Antique tractor show begins Friday

Published 12:00 am Thursday, June 19, 2008

For a decade, the people of Ironton have seen plows and other farm equipment head into town for the annual antique engine and tractor show.

Organizers Lee Nance and Don Mootz will continue the tradition with likeminded collectors on Friday and Saturday on the grassy area in front of the Ironton Hills Plaza at the intersection of U.S. 52 and State Route 93.

Mootz estimates that last year the event drew 75-100 exhibitors and about 500 people from all over the Tri-State showed up to see the old farm equipment.

Email newsletter signup

“I think the draw is that it is a friendly atmosphere,” he said. “We have special events for all the exhibitors and I guess our reputation brings the people back to watch and see what we have this year.”

Most equipment dates from when farming equipment shifted from being drawn by horses to being steam or gas powered.

Mootz, a member of the Greenup Tractor Club, will be bringing two full-size tractors, a custom-built miniature tractor and a hay bailer he helped build.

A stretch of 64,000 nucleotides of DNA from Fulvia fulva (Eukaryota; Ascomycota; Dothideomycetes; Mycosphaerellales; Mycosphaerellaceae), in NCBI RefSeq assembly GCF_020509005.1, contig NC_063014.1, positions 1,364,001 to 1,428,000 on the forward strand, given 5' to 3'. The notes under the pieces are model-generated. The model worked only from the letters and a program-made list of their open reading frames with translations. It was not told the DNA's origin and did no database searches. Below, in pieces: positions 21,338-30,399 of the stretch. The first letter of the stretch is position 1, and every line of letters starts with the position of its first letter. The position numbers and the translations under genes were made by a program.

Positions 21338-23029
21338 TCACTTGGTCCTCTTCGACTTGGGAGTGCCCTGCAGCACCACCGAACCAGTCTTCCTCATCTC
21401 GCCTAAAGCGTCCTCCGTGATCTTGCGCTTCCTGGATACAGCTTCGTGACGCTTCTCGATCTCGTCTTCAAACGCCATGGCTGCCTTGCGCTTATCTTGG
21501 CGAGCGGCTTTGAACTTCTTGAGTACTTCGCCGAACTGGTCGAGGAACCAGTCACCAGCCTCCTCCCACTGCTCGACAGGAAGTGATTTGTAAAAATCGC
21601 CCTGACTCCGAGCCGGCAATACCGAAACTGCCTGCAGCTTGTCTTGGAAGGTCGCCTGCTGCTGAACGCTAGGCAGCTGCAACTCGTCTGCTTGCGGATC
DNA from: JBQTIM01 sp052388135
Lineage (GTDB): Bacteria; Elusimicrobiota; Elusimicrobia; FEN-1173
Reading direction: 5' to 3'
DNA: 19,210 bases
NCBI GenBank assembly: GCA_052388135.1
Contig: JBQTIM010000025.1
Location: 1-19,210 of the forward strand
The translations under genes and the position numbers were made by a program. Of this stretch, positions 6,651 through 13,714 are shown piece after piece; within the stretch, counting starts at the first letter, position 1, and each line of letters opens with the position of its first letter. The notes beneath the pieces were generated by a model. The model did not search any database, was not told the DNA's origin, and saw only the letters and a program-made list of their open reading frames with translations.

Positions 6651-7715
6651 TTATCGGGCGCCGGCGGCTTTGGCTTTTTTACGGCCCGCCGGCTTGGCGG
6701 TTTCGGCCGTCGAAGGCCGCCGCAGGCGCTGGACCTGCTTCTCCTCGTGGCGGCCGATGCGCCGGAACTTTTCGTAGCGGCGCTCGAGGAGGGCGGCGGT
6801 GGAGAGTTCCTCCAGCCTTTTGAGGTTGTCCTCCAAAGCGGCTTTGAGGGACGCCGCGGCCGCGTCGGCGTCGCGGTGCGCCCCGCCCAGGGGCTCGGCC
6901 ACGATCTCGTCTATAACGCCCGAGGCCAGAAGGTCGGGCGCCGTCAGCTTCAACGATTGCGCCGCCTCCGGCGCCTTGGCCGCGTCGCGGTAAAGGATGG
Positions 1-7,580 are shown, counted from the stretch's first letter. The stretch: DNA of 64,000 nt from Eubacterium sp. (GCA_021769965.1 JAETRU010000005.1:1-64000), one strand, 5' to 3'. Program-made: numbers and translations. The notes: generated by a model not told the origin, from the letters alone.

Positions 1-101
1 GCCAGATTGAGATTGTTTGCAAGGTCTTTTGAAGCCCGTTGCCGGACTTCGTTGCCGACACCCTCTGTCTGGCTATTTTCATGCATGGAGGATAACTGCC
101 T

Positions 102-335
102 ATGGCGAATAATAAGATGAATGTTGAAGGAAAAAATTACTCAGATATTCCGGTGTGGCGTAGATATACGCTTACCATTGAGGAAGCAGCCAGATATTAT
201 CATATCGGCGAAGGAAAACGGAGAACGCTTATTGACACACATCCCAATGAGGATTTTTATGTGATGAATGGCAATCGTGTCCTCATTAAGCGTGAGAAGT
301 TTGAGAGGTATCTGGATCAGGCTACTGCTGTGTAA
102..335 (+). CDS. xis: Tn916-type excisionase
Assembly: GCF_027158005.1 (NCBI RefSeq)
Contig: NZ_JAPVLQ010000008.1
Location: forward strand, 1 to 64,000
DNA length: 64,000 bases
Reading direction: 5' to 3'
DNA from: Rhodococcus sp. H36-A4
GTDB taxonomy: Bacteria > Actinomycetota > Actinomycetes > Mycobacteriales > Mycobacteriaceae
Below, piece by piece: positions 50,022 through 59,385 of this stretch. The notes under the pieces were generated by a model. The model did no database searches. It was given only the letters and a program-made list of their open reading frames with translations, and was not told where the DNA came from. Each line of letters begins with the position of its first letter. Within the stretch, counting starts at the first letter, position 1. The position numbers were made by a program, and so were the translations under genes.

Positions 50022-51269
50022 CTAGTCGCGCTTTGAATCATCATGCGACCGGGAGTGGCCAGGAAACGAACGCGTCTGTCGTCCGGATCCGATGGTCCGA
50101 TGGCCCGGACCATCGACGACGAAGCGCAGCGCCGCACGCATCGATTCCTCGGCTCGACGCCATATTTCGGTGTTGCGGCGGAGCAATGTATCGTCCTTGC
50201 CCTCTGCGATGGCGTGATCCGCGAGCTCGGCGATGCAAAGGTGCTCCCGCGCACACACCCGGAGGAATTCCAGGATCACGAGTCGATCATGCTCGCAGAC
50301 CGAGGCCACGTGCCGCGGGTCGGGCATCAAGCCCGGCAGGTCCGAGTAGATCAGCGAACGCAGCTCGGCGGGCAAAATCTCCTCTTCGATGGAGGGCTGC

Other exhibits range from tractors, plows and old, all-purpose hit and miss

engines that were used to power anything around the farm from water wells to mills.

The lifelong Lawrence County resident said his interest in the farm equipment comes from the age of it.

“I remember a lot of it in operation when I was a boy,” he said. He owns a tractor that is just three years older than him. “There is just something about restoring a piece of equipment. Having it restored and in operation again is quite satisfying.”

He also enjoys the social aspect of the event.

Events on Saturday include a pedal tractor pull at 10 a.m. that is open to all kids, the parade of power at 1 p.m., determining the oldest tractor that still runs and a race to see which tractor can go the slowest speed and still keep running.

Ironton Mayor Rich Blankenship said the event is a great draw.

“When you have old tractors coming and there are people who have lived their entire lives in town, a lot want to see what farmers do,” he said. “It’s just a short hop to see different exhibits and learn a little about rural life.”

For more information call Lee Nance at (740) 533-1925 or Mootz at (740) 532-4974.